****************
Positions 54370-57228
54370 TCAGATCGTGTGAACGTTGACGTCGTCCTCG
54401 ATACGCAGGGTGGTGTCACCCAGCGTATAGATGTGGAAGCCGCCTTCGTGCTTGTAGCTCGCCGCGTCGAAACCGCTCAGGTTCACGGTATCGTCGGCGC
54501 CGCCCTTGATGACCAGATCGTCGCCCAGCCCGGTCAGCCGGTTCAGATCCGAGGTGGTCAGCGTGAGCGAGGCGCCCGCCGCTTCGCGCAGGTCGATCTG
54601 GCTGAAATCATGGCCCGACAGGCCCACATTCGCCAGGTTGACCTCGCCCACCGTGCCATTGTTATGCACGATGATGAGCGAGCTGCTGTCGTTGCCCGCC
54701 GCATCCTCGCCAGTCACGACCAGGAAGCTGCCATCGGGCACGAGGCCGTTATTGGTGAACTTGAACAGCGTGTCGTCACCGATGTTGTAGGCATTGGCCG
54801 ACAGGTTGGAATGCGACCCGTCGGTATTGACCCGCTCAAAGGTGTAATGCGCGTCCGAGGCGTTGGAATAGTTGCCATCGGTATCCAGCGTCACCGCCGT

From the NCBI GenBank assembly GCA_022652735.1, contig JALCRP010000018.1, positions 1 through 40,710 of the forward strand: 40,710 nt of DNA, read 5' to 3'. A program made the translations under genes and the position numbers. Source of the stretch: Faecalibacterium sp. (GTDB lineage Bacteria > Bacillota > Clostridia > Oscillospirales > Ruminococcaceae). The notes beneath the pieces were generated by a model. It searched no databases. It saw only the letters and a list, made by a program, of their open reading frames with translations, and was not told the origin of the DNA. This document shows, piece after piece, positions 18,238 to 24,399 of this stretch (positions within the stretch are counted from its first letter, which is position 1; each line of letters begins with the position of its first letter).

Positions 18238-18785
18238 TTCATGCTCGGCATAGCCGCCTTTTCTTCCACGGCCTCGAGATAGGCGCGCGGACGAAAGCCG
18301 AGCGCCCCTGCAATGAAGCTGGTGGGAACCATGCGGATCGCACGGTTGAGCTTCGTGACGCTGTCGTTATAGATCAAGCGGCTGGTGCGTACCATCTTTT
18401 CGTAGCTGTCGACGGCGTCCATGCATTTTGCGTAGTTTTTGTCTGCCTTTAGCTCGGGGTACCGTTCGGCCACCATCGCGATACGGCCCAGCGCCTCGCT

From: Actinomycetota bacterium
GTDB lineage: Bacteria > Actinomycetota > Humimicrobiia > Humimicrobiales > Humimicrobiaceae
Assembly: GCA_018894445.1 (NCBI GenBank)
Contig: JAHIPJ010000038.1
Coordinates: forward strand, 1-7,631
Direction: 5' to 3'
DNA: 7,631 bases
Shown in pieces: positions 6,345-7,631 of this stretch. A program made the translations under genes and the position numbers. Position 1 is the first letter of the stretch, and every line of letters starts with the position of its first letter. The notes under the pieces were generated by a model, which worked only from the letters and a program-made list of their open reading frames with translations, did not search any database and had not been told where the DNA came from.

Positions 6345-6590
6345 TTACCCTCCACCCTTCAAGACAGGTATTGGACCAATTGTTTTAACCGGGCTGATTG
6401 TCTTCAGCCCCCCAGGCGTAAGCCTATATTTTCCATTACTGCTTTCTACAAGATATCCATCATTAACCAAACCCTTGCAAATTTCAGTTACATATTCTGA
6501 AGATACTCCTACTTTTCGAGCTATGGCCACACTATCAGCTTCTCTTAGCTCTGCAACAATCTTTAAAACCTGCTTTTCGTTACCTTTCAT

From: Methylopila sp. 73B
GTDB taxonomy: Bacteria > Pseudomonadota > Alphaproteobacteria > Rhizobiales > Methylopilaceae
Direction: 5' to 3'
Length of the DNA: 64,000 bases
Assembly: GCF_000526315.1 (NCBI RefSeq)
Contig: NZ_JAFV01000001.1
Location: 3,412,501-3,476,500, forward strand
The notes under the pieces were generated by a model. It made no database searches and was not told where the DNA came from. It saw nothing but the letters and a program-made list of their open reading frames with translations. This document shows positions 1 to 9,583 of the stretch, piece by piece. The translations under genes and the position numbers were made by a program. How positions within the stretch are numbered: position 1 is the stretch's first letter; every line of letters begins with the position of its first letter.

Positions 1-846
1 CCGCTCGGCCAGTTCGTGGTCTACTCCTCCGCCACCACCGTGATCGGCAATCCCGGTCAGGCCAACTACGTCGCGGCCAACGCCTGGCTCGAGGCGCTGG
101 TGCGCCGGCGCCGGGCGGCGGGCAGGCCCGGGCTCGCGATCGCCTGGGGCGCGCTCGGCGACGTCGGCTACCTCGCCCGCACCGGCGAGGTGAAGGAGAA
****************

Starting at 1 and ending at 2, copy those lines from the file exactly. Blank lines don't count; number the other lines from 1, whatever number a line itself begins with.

Positions 54370-57228
54370 TCAGATCGTGTGAACGTTGACGTCGTCCTCG